Below is a new devotion I just left on the Cove Presbyterian Church prayer line. You can find a recording of this devotion on the prayer line (1-304-748-7900) or on the Cove Presbyterian Church Podbean page.
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For there is no enduring remembrance of the wise or of fools, seeing that in the days to come all will have been long forgotten. How can the wise die just like fools? So I hated life, because what is done under the sun was grievous to me; for all is vanity and a chasing after wind.
I hated all my toil in which I had toiled under the sun, seeing that I must leave it to those who come after me – and who knows whether they will be wise or foolish? Yet they will be master of all for which I toiled and used my wisdom under the sun. This also is vanity. So I turned and gave my heart up to despair concerning all the toil of my labors under the sun, because sometimes one who has toiled with wisdom and knowledge and skill must leave all to be enjoyed by another who did not toil for it. This also is vanity and a great evil. What do mortals get from all the toil and strain with which they toil under the sun? For all their days are full of pain, and their work is a vexation; even at night their minds do not rest. This also is vanity.
There is nothing better for mortals than to eat and drink, and find enjoyment in their toil. This also, I saw, is from the hand of God; for apart from him who can eat or who can have enjoyment? For to the one who pleases him God gives wisdom and knowledge and joy; but to the sinner he gives the work of gathering and heaping, only to give to one who pleases God. This also is vanity and a chasing after wind.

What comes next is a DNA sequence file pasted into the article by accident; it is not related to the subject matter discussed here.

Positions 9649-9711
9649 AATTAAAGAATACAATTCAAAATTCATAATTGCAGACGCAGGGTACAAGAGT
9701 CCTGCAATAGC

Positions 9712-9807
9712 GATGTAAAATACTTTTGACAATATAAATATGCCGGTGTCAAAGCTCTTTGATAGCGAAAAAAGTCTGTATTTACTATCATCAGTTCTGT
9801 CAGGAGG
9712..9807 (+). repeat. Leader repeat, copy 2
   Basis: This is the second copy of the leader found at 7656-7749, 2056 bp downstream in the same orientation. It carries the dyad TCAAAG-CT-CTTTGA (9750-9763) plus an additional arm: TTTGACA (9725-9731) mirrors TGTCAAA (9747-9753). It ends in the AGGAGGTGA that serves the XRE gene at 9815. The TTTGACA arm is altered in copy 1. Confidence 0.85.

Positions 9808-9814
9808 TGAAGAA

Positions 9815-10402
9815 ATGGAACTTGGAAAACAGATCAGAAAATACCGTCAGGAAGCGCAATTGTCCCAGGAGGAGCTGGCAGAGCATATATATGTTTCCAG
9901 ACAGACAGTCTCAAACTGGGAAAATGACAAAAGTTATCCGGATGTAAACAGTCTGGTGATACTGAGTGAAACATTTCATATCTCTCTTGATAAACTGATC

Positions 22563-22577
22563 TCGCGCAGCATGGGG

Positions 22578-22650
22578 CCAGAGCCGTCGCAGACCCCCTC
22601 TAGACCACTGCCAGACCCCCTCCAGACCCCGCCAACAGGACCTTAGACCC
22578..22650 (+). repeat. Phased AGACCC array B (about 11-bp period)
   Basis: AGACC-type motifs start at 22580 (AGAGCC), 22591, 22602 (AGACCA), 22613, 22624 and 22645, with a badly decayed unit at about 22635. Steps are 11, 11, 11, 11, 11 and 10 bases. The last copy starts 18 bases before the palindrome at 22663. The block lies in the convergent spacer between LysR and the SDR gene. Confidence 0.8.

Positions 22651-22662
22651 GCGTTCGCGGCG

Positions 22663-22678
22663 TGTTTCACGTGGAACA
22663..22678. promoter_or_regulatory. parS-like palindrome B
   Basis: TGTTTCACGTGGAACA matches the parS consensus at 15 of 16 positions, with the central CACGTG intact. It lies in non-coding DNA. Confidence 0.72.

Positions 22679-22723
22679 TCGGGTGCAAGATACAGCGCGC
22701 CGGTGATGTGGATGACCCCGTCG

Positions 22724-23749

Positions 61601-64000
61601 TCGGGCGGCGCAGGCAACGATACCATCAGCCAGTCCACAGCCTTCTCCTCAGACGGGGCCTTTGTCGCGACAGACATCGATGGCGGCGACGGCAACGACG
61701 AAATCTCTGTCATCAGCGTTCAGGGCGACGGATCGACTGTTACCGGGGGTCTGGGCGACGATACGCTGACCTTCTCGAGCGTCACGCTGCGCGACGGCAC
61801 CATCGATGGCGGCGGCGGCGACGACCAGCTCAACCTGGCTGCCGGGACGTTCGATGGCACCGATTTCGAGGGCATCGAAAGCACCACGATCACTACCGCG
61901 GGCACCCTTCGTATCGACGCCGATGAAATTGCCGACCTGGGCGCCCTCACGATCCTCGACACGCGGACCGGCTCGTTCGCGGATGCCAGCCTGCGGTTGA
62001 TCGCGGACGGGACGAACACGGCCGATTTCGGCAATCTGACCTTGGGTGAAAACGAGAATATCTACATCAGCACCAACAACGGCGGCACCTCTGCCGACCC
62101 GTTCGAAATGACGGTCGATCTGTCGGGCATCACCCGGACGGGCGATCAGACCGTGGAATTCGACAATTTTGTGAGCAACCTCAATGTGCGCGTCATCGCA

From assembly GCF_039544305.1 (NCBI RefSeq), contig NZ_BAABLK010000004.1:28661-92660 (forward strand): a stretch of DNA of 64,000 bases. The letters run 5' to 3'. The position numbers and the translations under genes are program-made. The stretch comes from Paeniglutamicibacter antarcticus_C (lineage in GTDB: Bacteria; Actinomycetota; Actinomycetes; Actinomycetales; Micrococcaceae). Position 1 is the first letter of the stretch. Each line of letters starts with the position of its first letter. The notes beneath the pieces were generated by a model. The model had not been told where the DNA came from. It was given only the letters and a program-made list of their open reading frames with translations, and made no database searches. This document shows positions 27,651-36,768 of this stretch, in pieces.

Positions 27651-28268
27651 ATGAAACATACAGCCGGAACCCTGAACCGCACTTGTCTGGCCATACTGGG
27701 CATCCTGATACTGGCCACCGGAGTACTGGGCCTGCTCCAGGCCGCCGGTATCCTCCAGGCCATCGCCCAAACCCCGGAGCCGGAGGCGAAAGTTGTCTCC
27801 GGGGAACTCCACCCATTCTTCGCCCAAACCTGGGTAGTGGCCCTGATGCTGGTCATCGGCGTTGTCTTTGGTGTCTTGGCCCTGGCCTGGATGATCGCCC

The Life of a Cicada
Right now, we’re at the end of seventeen year cicada life-cycle. And I’ll tell you, it’s really neat. You see, after the baby cicadas hatch, what’s called the nymphs, they drop to the ground and borrow up to eight feet down in the dirt. And for seventeen years, they live down there, feeding on the sap from tree roots. And then, after waiting so long, they emerge, shed their exoskeletons one last time, and then they mate, lay eggs which hatch, and the process continues. Of course that happens if they’re lucky. If they’re not, they get eaten by a bird or a snake or a squirrel. Or maybe they get stepped on, intentionally by a kid with some latent homicidal tendencies or accidentally by a guy who just wants to pull out of his driveway. But regardless of the motivation, the result is the same, another cicada has joined the choir triumphant and gone to meet his maker. Put another way, after seventeen years, there’s a rush of freedom and then splat.
And as the writer of Ecclesiastes reminds us, there are times when we wonder if our lives have as much meaning as a cicada. I mean, we think and study and learn, but then splat, we die just like the fools. And we work hard our entire lives to leave a small legacy for our families, and then splat, they spend it all on lottery tickets. In other words, often it seems as though all our efforts are no better than chasing the wind. And even though I believe feeling this kind of frustration is just part of being human and not a cicada, I think it’s important to remember that there’s a God who stands above the apparent emptiness of life, and not only does he secure our future, if we look to him for direction, he gives meaning to the present.